B  U  L  L  E  T  I  N

of the American Society for Information Science

Go to
 Bulletin Index

Volume 25, No. 3

Go to the ASIS Bookstore

February / March 1999

 

Copies

WinterLine

Letter to the Editor

To the Editor:

I read with great interest Bella Weinberg's report of the panel I had the privilege to moderate at the last ASIS meeting (Bulletin of the American Society for Information Science, "Improved Internet Access. . ." pp. 26-29, December/January 1999). She is an insightful and eloquent speaker and writer. Either I mispoke/miswrote or she has me saying something I don't "hold to": 

"Koehler suggested that the Web is unindexable by traditional methods because of the hugh number of sites on it."

Rather, I argue that the Web is difficult to index (perhaps closing in on impossible) not because of the large number of sites. (Bella clearly demonstrates that a few million is not so many when compared to print.) What I do argue is that a very large number of Web sites (almost 100%) and Web pages (almost 98%) will undergo some kind of change over the period of a year. Change may be profound (site/page demise to major information content change) to trivial. My question is: Can traditional cataloging cope with all that change? Well, maybe. But we need to explore that more.

Remember also that in the traditional world, once a publication is superceeded, the earlier document almost always continues to exist and often along side the new one. These may be identified as new editions or new imprints. This pattern is almost never followed on the Web. The new replaces and erases the old.

I also suggest that the Web offers attributes not found in print or not ordinarily cataloged that can be captured and used in the cataloging process. One obvious example is rate of change. Another is intermittence rates. Edu sites, for example, are more intermittent (come and go, disappear then reappear) than say, com sites. Com sites, on the other hand, change more frequently than the others. These data can be captured and reported for individual sites and pages. We can also capture object mixes, size in bytes or number of objects, link strutures and so on. All of these can be automated and reiterated as often as one chooses.

Yes, as Bella has it, nothing is new under the sun. And I appreciate the cocitation with King Solomon. But sometimes the analogy between the old and the new isn't quite as straightforward as we would like.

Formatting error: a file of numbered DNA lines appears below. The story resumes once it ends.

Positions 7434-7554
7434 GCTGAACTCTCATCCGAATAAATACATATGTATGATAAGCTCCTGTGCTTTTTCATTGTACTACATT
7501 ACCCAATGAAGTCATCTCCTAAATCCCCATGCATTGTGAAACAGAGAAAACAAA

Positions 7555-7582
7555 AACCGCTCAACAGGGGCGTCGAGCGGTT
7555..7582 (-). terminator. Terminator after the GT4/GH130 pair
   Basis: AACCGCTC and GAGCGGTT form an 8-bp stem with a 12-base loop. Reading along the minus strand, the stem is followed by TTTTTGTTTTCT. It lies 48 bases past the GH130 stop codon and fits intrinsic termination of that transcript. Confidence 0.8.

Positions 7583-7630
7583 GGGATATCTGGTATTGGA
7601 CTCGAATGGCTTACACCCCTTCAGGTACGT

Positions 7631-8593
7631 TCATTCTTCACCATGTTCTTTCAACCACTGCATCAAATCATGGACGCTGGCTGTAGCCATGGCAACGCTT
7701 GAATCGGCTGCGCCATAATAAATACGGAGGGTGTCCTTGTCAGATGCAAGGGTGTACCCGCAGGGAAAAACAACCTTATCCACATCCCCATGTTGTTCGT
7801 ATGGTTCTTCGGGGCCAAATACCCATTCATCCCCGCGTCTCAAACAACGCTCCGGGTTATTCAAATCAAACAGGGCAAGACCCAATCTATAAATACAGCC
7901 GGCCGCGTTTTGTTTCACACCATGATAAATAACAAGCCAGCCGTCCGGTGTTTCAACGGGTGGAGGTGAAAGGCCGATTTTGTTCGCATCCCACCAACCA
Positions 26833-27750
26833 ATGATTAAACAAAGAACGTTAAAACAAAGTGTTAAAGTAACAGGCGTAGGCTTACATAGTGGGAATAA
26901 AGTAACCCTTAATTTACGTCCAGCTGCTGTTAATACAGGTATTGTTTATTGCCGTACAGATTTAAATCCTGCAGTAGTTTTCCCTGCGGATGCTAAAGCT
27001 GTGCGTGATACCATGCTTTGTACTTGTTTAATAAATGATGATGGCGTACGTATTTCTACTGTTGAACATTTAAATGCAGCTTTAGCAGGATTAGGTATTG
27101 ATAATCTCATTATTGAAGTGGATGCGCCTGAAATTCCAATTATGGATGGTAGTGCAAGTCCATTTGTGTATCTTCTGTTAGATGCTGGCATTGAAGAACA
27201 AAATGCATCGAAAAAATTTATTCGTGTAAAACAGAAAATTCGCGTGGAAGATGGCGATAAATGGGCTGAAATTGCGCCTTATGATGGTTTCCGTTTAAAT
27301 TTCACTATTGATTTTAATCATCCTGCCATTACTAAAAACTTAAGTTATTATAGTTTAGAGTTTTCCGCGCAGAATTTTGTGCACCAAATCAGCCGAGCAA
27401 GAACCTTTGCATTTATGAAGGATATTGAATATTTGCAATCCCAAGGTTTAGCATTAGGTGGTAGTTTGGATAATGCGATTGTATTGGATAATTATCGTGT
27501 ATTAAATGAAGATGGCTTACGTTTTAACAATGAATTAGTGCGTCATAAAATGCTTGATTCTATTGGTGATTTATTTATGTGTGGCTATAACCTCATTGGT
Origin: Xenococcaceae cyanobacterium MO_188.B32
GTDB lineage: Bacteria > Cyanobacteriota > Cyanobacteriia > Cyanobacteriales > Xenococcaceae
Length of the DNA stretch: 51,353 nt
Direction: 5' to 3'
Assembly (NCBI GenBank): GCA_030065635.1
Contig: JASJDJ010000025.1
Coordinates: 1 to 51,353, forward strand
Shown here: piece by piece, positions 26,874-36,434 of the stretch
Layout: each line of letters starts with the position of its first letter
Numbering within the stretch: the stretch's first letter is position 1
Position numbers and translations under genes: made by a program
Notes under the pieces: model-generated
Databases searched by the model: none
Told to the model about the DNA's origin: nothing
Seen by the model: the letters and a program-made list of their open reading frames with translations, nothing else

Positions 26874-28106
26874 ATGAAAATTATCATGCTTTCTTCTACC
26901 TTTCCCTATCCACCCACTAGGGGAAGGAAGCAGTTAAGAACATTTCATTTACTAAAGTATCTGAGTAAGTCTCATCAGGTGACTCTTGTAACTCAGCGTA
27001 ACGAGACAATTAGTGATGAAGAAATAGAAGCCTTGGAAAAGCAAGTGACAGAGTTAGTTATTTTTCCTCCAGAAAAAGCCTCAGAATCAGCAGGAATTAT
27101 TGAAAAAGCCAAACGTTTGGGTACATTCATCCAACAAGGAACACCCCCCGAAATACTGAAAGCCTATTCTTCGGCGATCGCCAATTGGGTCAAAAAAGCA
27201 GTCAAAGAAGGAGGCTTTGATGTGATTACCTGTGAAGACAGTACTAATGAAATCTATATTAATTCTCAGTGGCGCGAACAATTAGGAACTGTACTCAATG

Wallace Koehler
    Assistant Professor, School of Library and Information Studies
    University of Oklahoma
    405/325-3921; fax: 405/325-7648
    e-mail:
    wkoehler@ou.edu

Bella Weinberg responds:

I appreciate Prof. Koehler's kind words about my ASIS '98 presentation.  He was an excellent moderator, and one can learn much from his paper (which is forthcoming in Journal of Librarianship and Information Science, March 1999).

My statement on Koehler's belief in the unindexability [by humans] of the Web was based on the compuscript he sent me before the conference.  The abstract begins: "The World Wide Web offers many challenges to those seeking to . . . index its content.  Given the sheer size of the Internet . . ., to efficiently capture that content, it is necessary that automated or near-automated methodologies be developed." Similar statements follow statistics on the number of Web sites in the concluding section of the paper.  In his presentation Wallace made the statement that "The Web is far too large and complex [for human indexing]"; perhaps my paraphrase was too strongly worded.  There is an anachronistic quality to Wallace's letter: alluding to my statistics on the number of printed documents cataloged to demonstrate that the number of Web sites is manageable.

Koehler maintains that his major focus is not size of the Internet but change.  A substantial portion of my Bulletin paper addressed that facet of  the Web.  New points in Koehler's letter can be answered in the same vein as prior ones.  The lack of preservation of early versions of Web sites is not a new problem: literary historians bemoan the invention of the word processor because it has largely eliminated draft manuscripts.  I disagree that old editions of printed works often sit alongside new ones: Most libraries discard them.

While the content of Web sites changes often, I believe that the general category headings assigned to them by Internet directory services remain valid.  Few of these services do analytical indexing; spiders deal with the different words in the updated sites. Moreover, I happen to believe that cataloging data for printed documents needs frequent reevaluation ("A Theory of Relativity for Catalogers," Cataloging Heresy, 1992).

When one compares the characteristics of Web sites with those of older media, there are obviously differences of degree.  My key point is that catalogers and indexers have experience with changing texts and multimedia that is relevant to the challenge of organizing the Internet.  If the rate of change of Web sites requires a great many human beings to index them, that is great news for the information professions.

    Bella Hass Weinberg
    Professor, Division of Library and Information Science
    St. Johns College
    weinberb@stjohns.edu

asisconfLine

 

How to Order

@ 1999, American Society for Information Science
Last Update: February 21, 1999